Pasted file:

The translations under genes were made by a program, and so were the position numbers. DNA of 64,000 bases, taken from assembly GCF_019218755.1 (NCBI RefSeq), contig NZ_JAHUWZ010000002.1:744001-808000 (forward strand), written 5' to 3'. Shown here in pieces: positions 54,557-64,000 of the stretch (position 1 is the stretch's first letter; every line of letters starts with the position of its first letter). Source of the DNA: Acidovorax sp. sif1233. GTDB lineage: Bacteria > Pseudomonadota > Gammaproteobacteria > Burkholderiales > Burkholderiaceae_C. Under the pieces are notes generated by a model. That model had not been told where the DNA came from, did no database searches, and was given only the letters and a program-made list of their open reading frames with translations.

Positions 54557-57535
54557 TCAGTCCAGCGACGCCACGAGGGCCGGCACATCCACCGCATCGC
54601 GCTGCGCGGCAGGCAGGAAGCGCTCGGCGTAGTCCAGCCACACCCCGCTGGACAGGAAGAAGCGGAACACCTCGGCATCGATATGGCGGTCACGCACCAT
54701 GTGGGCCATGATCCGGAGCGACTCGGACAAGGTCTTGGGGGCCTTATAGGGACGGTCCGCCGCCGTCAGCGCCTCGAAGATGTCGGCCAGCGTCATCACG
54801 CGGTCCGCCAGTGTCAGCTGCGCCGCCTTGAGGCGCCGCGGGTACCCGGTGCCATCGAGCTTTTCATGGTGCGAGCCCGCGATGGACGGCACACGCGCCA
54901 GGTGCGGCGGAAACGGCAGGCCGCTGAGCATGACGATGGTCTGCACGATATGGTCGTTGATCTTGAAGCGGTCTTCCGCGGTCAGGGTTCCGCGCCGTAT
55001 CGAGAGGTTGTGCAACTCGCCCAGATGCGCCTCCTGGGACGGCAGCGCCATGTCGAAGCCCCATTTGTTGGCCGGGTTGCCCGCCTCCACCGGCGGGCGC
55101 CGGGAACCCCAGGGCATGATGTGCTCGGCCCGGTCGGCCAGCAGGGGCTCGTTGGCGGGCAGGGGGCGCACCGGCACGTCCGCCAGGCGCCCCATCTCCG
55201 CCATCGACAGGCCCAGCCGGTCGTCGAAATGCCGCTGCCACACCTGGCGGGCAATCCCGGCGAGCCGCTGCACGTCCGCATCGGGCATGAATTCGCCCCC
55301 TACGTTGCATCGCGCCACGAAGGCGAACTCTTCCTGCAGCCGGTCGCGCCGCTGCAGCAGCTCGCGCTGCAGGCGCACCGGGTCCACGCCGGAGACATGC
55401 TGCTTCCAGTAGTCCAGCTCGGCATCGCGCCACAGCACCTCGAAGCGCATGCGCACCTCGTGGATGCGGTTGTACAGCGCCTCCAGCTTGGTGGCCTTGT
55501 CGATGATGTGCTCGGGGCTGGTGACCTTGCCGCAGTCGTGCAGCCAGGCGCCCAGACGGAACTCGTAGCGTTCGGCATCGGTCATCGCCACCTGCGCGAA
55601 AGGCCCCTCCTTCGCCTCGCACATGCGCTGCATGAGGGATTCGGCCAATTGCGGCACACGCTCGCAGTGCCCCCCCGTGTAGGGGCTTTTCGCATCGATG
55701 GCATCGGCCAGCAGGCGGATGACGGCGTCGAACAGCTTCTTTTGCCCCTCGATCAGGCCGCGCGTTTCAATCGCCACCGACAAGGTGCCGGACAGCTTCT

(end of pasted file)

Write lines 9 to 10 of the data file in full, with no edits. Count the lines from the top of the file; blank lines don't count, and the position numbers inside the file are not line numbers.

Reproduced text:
55101 CGGGAACCCCAGGGCATGATGTGCTCGGCCCGGTCGGCCAGCAGGGGCTCGTTGGCGGGCAGGGGGCGCACCGGCACGTCCGCCAGGCGCCCCATCTCCG
55201 CCATCGACAGGCCCAGCCGGTCGTCGAAATGCCGCTGCCACACCTGGCGGGCAATCCCGGCGAGCCGCTGCACGTCCGCATCGGGCATGAATTCGCCCCC